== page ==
|Photos||Video & Audio||Blogs||Statistics||Archive||Shop||Mobile|
The Preview by Kanishkaa Balachandran
December 22, 2012
Match factsDecember 23, 2012
Big PictureBeing "aggressive" is easier said than done. New Zealand found out the hard way at Kingsmead on Friday. It was a risky approach from a side fielding four debutants. They wanted to make a statement with a positive approach with the bat, but by the end of nine overs, six were back in the pavilion. Brendon McCullum, the captain, admitted it was a flawed approach, and that New Zealand needed to respect the fundamentals first and earn the right to be aggressive. The cricket was of low quality, compounded by shambolic fielding. That South Africa won with 47 balls to spare only highlighted the gulf between the two sides. South Africa too went in with an experimental line-up with three debutants, but they weren't tested. With just 87 to chase, the South Africa captain-coach duo of Faf du Plessis and Russell Domingo couldn't have asked for an easier beginning to their new leadership roles.
McCullum said the pitch at Kingsmead was two-paced, with the odd ball keeping low. It needed some patience from the batsmen before launching their shots. The teams will hope for better batting conditions at East London. New Zealand have shown the resilience to bounce back after a horror defeat - most recently in the Test series in Sri Lanka - so South Africa should guard against complacency. From New Zealand's perspective, they would want to wipe the slate clean and treat this as the first game of a two-match series.
Form guide (Completed games, most recent first)South Africa WLLLW
In the spotlightDoug Bracewell was among only three New Zealand batsmen to get into double figures on Friday, but in his primary role as a fast bowler, he had a poor outing, giving 21 off two overs before being taken off the attack. Bracewell was a familiar face in a largely unrecognisable attack, and he will need to rediscover his best.
Rory Kleinveldt didn't have the happiest tour of Australia, but back in familiar home conditions he was the best bowler at Kingsmead with figures of 3 for 18. He struck with his first ball, and then removed the dangerous McCullum with a short ball pulled to fine leg. He later spoke of using the bouncer as a dot ball or a wicket-taking option.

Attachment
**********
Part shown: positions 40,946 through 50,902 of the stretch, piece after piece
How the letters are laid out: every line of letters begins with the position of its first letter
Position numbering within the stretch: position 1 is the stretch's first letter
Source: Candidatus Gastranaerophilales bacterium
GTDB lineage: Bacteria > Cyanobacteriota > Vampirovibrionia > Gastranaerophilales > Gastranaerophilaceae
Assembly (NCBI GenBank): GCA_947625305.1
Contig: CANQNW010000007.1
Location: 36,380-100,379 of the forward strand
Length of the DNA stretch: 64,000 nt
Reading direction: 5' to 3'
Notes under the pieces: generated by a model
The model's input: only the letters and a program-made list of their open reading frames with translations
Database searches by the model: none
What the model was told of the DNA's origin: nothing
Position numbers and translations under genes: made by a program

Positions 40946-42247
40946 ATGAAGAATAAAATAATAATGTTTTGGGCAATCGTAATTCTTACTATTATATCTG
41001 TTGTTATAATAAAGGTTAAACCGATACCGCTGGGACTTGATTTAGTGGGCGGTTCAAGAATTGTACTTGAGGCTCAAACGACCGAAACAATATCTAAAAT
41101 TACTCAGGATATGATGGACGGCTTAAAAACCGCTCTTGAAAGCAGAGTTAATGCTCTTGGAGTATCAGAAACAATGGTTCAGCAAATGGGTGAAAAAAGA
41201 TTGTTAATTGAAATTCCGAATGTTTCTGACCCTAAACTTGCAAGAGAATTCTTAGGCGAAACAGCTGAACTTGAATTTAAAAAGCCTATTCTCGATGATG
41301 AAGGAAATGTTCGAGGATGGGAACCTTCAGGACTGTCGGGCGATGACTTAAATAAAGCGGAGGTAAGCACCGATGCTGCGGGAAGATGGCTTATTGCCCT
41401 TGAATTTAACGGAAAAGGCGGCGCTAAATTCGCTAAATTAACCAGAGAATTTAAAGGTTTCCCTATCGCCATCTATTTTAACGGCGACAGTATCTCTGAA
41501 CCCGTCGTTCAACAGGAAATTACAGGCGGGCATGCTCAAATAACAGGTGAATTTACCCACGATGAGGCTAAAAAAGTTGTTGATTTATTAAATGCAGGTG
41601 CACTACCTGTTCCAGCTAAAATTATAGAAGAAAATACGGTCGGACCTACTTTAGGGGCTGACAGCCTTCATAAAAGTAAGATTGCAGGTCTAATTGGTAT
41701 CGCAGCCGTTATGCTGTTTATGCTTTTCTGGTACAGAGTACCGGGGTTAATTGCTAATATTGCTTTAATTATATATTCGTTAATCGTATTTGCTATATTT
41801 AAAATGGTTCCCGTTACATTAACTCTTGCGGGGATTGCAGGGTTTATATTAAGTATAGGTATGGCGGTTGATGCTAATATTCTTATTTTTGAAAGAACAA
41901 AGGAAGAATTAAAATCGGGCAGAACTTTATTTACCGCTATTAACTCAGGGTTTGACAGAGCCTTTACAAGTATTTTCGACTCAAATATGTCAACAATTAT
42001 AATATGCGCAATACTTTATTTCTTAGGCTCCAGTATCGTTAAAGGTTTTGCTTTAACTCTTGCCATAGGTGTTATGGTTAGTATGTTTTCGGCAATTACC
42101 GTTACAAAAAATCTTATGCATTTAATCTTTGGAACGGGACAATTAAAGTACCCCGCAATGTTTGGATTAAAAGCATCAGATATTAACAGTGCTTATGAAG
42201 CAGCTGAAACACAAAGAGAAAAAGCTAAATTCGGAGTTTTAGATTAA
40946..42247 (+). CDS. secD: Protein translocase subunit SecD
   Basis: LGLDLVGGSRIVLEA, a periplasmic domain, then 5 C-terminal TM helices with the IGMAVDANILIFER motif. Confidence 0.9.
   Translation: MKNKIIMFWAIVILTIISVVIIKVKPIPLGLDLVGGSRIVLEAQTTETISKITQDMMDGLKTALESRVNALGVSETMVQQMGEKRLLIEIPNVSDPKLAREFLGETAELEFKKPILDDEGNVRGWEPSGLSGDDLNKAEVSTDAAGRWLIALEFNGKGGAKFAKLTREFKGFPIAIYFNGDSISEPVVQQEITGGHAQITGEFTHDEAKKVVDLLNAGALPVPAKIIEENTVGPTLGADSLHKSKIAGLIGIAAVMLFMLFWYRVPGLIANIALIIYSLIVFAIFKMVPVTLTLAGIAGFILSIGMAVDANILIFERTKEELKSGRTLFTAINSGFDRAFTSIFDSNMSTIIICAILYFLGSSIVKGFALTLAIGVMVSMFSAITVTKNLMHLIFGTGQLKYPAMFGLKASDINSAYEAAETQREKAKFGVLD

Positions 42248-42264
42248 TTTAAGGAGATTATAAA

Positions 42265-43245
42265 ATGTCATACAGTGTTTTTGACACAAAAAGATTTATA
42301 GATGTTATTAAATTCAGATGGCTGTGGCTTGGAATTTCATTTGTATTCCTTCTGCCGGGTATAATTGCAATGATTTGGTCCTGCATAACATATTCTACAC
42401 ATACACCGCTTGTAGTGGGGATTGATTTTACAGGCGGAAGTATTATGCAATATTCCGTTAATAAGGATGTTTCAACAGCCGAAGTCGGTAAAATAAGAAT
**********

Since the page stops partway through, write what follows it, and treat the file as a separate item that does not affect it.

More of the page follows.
Team newsThe South Africa allrounder Chris Morris limped off the field after aggravating a quad injury that has ruled him out of the two remaining games. It leaves the hosts with only 12 players to pick from, since no replacement has been named for Morris. South Africa had already decided to rotate their senior seamers in this short series, with Dale Steyn getting a break before the Tests. Morne Morkel comes in for the remainder of the series so he should take Steyn's place.
South Africa: (likely) 1 Richard Levi, 2 Henry Davids, 3 Faf du Plessis (capt), 4 Quinton de Kock (wk), 5 Farhaan Behardien, 6 David Miller, 7 Robin Peterson, 8 Ryan McLaren, 9 Justin Ontong/Aaron Phangiso, 10 Morne Morkel, 11 Rory Kleinveldt
New Zealand will need some experience in their batting and bowling. Martin Guptill and Trent Boult, who missed the first match due to illness, should walk in to the line-up if they recover in time.
New Zealand: (likely) 1 Rob Nicol, 2 Peter Fulton/Martin Guptill, 3 Brendon McCullum (capt & wk), 4 James Franklin, 5 Colin Munro, 6 Corey Anderson, 7 Nathan McCullum, 8 Jimmy Neesham, 9 Doug Bracewell, 10 Ronnie Hira, 11 Mitchell McClenaghan
Stats and Trivia
"We 100% believe that we can win the next game, we've just got to fine tune a couple of areas. I can't fault people for being overly keen to want to get into a series."
New Zealand captain Brendon McCullum
"We put a lot of emphasis that we're a young side, so we want to have a lot of energy and we want to have a good presence."
South Africa captain Faf du Plessis
Kanishkaa Balachandran is a senior sub-editor at ESPNcricinfoFeeds: Kanishkaa Balachandran
© ESPN Sports Media Ltd.
|Comments have now been closed for this article
Shorter tours don't allow you time to get into form, and domestic cricket isn't demanding enough